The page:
The multivariable ordinal logistic model suggested that the main factors associated with significantly higher odds of having a higher level of UCLATILS (the indirect measure of loneliness) were female gender of the respondent, having a child with special needs, lack of a dedicated space, a change in the child’s sleeping patterns and having low or medium physical activity during the lockdown (table 2). The univariably significant association of age, level of schooling (primary or secondary education) and access to technology with UCLATILS were attenuated and became non-significant in the multivariable model. Compared with male respondents, females were 82% more likely to have a higher score on UCLATILS. Parents of children who had special needs, and those who lacked a dedicated space to study had 44.0% and 33% higher odds of scoring higher on UCLATILS, respectively. Parents with a low or medium level of physical activity had 53% and 45% higher odds of reporting a higher UCLATILS, respectively, compared with respondents who had high levels of physical activity during lockdown (table 2). Households who reported a disruption in the sleeping pattern of their children were 90% more likely to report a higher UCLATILS.

Table 2

Univariable and multivariable association of UCLATILS with characteristics of study participants

Direct Measure of Loneliness

The factors associated with higher DMOL (the direct measure) were gender, employment status, physical activity level, household size, having children with special needs, having dedicated space to study and changes in sleeping patterns during the lockdown (table 3). In particular, female respondents and those who were unemployed were 52.0% and 70.0% more likely to report a higher DMOL in that same order. Respondents with low or medium levels of physical activity during the lockdown had a 53% increase in the odds of scoring a higher DMOL. Having a child with special needs increased the odds of scoring higher on DMOL by 45%, whereas single-parent families and those whose children changed their sleeping patterns had 2.1-fold higher odds of scoring a higher DMOL.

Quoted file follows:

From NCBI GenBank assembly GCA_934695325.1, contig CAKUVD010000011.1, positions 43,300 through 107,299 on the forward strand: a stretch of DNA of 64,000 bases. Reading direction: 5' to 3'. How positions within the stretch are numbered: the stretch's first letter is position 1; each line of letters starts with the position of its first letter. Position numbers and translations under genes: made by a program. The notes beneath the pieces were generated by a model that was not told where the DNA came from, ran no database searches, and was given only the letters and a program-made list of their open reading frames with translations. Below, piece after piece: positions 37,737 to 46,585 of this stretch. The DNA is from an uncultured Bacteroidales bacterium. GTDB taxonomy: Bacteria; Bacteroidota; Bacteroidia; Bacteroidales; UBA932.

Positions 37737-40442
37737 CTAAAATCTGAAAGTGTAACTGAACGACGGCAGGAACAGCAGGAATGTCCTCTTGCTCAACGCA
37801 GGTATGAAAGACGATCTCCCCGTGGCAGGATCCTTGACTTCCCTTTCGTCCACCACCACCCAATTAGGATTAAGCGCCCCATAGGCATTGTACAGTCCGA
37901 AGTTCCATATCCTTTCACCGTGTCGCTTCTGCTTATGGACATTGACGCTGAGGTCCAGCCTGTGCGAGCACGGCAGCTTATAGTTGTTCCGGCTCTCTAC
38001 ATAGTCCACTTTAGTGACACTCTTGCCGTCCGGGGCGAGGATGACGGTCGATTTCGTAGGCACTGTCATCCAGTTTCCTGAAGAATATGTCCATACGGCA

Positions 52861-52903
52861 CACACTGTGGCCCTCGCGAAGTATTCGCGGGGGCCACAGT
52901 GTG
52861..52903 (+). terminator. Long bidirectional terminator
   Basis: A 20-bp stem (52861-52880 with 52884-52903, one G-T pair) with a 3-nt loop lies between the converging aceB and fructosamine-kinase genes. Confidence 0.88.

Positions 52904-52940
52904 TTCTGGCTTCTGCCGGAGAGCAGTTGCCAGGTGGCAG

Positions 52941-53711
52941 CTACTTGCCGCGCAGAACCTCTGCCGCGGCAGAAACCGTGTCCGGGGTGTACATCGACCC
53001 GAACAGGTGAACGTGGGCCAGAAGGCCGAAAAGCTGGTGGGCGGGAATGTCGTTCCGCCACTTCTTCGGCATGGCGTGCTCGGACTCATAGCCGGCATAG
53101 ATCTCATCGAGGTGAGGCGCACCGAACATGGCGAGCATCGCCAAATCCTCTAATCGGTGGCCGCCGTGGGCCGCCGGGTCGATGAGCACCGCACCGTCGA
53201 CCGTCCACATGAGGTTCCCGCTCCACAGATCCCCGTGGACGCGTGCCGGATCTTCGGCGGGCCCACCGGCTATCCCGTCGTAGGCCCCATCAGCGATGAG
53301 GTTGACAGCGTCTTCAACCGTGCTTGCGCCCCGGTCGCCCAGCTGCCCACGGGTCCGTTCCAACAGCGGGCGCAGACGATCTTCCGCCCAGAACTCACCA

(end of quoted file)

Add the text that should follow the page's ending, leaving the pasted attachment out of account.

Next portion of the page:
Table 3

Univariable and multivariable association of ONS Direct Measure of Loneliness (DMOL) score with characteristics of study participants

Households who reported a lack of a dedicated space to study scored 59.0% higher on DMOL (table 3). The associations of other parent and child characteristics that were significantly associated in the univariate analysis with a DMOL (age, education, level of schooling, access to technology and distance learning) were attenuated and became non-significant in the multivariable model.

General perceptions about lockdown, school closures, cancellation of examinations and student preparedness for next academic year

Two-thirds of respondents (66.2%) said they were indifferent that end-of-year examinations were being cancelled, compared with 10.8% who were happy, and 23.0% who said they were unhappy with this decision. Parents felt that only 30% of children preferred examinations to be online as opposed to face to face. Fifty-six per cent of parents of secondary education children felt that their child would not be adequately prepared for examinations if they were to be taken online. Twenty-one per cent reported they would be unhappy or very unhappy to send their child back to school should the lockdown be lifted and schools reopen again before the end of the academic year 2019/2020.

Discussion

We collected data for 6 weeks during the first 100 days of lockdown in the UK and found that female gender, lower levels of physical activity, parenting a child with special needs, lower levels of education, unemployment, reduced access to technology, not having a dedicated space where the child can study and the disruption of the child’s sleep patterns during the lockdown are the main factors associated with a significantly higher odds of parents reporting feelings of loneliness.